Q: I am a practitioner of many years, and I have a frustrating question for you. For most of my career, I have used amalgam as my primary operative dentistry restorative material. Although unsightly, it has served my patients very well. A few years ago, I started to use resin-based composite as my primary material. The initial esthetic result has been very gratifying, but now I am seeing far more caries on the apical portions of Class II box forms and marginal breakdown on occlusal extensions than I have ever seen on amalgam restorations. Is there something I am doing wrong, or is this what I should expect from composites?
A: You are not alone. This phenomenon is being observed throughout the profession. Research on the challenge is minimal, but let’s discuss several concepts that, in my opinion, probably contribute to the problem. I will state the issues and provide a potential solution for each.
Authorities in dental-resin light curing have shown that up to two-thirds of curing lights are ineffective in typical general dental practices in North America. So, what is wrong with the lights? A variety of problems have been found to be present; among them are: older generation low-energy lights, cracked or broken light guides, curing lights with degenerated lamps, debris on the tip of the light guide, and numerous other challenges.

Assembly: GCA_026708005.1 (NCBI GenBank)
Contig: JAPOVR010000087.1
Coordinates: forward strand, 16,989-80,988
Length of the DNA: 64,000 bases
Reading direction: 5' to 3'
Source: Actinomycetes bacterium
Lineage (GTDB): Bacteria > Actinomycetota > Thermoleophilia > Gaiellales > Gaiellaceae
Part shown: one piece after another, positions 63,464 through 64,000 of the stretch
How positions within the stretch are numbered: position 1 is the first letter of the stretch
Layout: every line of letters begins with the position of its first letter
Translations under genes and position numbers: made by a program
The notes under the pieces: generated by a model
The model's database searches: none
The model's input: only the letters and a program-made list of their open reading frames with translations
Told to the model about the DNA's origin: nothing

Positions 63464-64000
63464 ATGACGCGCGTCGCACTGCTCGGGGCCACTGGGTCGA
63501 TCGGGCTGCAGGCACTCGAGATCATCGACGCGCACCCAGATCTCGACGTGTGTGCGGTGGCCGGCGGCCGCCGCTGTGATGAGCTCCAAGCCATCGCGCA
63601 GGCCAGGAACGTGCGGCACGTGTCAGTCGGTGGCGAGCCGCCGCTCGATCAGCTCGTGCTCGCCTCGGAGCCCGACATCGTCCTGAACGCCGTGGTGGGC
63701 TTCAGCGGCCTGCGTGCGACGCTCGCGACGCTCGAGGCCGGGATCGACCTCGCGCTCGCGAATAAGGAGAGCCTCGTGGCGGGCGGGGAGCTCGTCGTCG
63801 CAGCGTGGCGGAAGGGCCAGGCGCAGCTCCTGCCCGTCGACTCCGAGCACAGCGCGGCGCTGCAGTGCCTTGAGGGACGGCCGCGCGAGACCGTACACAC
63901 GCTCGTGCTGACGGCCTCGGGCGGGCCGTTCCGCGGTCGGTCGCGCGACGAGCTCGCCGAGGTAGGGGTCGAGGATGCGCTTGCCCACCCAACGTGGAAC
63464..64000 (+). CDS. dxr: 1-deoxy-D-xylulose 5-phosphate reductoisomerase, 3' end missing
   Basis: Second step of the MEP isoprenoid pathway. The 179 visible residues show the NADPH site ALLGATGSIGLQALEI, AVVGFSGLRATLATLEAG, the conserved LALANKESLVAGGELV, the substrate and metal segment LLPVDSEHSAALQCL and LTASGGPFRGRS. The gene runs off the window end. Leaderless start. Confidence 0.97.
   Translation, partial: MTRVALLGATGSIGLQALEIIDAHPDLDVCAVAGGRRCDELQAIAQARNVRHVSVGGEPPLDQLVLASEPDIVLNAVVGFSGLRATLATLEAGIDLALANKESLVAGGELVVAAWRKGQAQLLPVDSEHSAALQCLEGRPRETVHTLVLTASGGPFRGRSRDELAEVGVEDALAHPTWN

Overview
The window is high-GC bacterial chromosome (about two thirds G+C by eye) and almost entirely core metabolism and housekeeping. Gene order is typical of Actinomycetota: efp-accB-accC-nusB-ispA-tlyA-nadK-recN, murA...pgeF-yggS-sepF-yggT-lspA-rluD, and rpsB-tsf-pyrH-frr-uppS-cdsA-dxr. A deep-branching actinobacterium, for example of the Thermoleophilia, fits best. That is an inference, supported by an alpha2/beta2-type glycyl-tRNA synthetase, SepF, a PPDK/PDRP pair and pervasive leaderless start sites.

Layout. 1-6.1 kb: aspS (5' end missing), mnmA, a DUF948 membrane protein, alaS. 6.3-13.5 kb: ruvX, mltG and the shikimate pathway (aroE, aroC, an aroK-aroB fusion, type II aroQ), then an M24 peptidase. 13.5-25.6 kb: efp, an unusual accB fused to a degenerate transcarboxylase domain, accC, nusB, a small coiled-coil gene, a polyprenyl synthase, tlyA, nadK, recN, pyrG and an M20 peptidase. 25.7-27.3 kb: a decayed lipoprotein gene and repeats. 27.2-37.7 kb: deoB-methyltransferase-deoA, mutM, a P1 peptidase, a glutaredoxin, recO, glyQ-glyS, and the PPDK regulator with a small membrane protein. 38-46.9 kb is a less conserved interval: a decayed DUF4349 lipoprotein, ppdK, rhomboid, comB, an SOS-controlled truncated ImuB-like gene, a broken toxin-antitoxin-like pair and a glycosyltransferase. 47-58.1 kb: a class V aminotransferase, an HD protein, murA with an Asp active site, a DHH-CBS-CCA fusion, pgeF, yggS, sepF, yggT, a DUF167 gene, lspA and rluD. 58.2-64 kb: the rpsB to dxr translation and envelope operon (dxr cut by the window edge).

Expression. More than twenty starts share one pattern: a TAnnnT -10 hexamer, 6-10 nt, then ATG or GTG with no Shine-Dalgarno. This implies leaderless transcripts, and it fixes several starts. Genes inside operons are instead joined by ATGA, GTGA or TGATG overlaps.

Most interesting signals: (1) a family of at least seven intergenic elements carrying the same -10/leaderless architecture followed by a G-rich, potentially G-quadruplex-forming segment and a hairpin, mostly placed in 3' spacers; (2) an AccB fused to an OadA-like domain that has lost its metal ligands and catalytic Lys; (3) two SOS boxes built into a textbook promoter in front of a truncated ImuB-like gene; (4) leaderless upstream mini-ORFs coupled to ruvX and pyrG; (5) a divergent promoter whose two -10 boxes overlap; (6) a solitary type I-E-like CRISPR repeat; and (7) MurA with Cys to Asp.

The solution? Get a new light. Examples of well-researched and proven lights that Clinicians Report Foundation has found include: Bluephase Style from Ivoclar Vivadent, Elipar from 3M, Fusion from Dentlight, The Light from GC, Valo from Ultradent, and numerous others.
Proper use of lights
Another problem with lights is they are being used improperly. The light energy emitted from the tip of your light guide should be aimed perpendicular to the resin surface and as close to the resin as possible without touching it. The light should also be used for an optimum time.
You can determine the time required for your light by making a test sample about 10 mm thick of your most-used color and brand of resin. Place the sample on a white piece of paper. Cure the resin from the top of the 10-mm sample, and then turn the sample over and scrape the bottom portion of it with a knife. When you cannot scrape any more partially cured resin off the test sample, it indicates that the remaining resin is converted to the optimum extent.